One of the most challenging responsibilities of school nurses is managing the many types of student health records, both paper and electronic. They include documents such as immunization records, screening records, progress notes, physician orders, physical examination records, medication and treatment logs, individualized health care plans, emergency health care plans, third party medical records, consent forms, Medicaid and other insurance billing forms, and flow charts.
School health records provide the mechanism for a school nurse to communicate information to students, families, the school multidisciplinary team, emergency personnel, other health care providers, and school nurse substitutes. Data from school health records can be used to show evidence of student health problems that should be addressed. Data can also be used for evaluation of school health programs, quality assurance, and evaluation of program outcomes. School health records are transferred to new school sites when a student progresses to other buildings within a district or moves to another district.
It is important for school districts to have policies and procedures regarding the types, maintenance, protection, access, retention, destruction, and confidentiality of student health records. State laws and regulations may dictate these policies and procedures (Harrigan, 2002).
As society and the health care system are moving from paper to electronic technology, so too is the school health office. Technology currently in use to receive and transmit student health information includes:
Cellular and cordless telephones
E-mail via computer
Facsimile machine (fax)
Personal digital assistant (PDA)
The following areas are considered when examining a school health records system:
- The foundation and rationale for any school health records system should be based on who needs the information, what information they need for the benefit of the student, and who has the expertise to interpret the records (National Association of State School Nurse Consultants, 2000; Schwab & Gelfman, 2001).
- School health records are maintained for purposes of communication, legal evidence, research, education, quality assurance monitoring, statistics, accrediting/licensing, and reimbursement (Schwab, Panettieri, & Bergren, 1998).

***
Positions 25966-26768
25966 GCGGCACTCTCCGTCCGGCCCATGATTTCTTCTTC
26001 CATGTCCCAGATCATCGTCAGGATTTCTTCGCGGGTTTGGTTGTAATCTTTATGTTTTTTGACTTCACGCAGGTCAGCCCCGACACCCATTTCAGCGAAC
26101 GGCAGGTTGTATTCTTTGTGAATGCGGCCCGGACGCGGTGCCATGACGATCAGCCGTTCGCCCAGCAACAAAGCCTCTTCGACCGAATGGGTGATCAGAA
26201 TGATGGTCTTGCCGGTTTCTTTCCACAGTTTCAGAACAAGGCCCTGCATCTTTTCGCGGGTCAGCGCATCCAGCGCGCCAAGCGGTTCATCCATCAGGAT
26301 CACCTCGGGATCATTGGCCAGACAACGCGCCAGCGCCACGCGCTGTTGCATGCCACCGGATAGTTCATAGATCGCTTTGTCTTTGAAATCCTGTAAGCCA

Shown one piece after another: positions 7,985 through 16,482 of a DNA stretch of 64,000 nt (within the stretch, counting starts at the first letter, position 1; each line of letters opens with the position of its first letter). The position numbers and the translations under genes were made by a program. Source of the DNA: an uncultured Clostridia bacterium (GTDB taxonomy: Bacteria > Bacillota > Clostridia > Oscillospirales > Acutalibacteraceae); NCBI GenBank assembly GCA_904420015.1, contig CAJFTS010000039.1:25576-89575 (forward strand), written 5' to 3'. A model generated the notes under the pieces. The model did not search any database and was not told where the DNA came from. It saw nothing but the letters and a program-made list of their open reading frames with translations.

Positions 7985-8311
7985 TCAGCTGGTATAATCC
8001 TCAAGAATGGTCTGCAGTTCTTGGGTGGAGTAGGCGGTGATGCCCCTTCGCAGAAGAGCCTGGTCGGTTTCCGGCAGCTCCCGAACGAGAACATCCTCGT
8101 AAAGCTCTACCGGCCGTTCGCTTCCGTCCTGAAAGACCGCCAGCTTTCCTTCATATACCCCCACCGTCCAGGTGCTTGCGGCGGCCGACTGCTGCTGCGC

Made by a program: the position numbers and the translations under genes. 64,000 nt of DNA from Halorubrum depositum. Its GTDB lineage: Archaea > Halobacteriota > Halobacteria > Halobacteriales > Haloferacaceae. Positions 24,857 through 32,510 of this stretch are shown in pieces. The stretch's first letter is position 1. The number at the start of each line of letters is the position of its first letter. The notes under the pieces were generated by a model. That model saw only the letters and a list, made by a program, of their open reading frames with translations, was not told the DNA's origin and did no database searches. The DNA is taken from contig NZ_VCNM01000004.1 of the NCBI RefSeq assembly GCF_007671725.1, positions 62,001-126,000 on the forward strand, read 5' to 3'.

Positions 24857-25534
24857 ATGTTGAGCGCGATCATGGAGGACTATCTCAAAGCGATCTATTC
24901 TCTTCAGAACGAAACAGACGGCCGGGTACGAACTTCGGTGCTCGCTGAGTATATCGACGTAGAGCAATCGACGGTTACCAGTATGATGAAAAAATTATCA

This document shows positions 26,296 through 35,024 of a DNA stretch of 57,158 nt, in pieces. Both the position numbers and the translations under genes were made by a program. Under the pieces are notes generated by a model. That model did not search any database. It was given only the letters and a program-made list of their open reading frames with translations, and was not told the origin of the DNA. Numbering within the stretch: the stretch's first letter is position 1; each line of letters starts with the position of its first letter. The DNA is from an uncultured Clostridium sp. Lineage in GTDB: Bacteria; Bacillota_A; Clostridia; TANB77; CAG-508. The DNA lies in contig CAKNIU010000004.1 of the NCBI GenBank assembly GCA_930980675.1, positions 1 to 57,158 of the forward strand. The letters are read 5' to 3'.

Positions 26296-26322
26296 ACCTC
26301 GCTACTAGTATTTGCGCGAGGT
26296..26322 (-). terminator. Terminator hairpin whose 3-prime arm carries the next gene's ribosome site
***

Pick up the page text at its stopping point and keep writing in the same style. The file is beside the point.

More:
- In keeping with medical record requirements, school health records are cumulative and chronological, and errors are not changed, rather recorded on the appropriate date (Schwab & Gelfman, 2001).
- Management of student health records includes their generation, maintenance, protection, disclosure, and destruction. Privacy, confidentiality, and consent are related to record management. (NASN, 2002).
- Paper records are generally kept in locked files. Some school staff will need immediate access to some health information, such as that in emergency care plans, 504 plans, IEPs, and written instructions for care providers (Schwab & Gelfman, 2001).
- Laws governing school health records include the Federal Family Education Rights and Privacy Act (FERPA) and the Health Insurance Portability and Accountability Act (HIPAA) as well as individual state laws (Bergren, 2001c).
- Computer databases that provide comprehensive student health records and health office logs are available. These are enhanced by nurses using personal computers linked to a network of computers in a building or district. Some school nurses serving multiple buildings use notebook computers to carry from school to school and connect to the network while in each building (Schwab & Gelfman, 2001).
- Fax machines are widely used for transmitting health information. In schools, fax machines streamline accessing such records as immunizations, parental permissions, doctor’s orders, clinic records, and pharmacy communications regarding medications (Bergren, 2001b).
- PDAs augment computers by sharing information with them. Some school nurses find PDAs useful for digital data collection and retrieval. Student health data is collected during screenings or accessed during emergencies on the school campus. Information is uploaded onto the school nurse’s computer at a later time (Suszka-Hildebrandt, 2001).
- E-mail has become a standard method of communicating in the school setting among staff in and outside of the school district. E-mail is self-documenting and can be retained in a paper or electronic health record at the time of the exchange, eliminating the need for additional notation. The original message is preserved into a file by downloading (Bergren, 2001a).
Health information in either paper or electronic form must be confidential, secure, accessible only by authorized staff, and protected from loss or destruction (Bergren, 2001b). Information transmitted via the newer technologies is different from paper records in that it can be fairly easily misdirected, intercepted, rerouted, and read by recipients for whom it is not intended (Bergren, 2001a). Because of this, new methods of security must be undertaken.
ROLE OF THE SCHOOL NURSE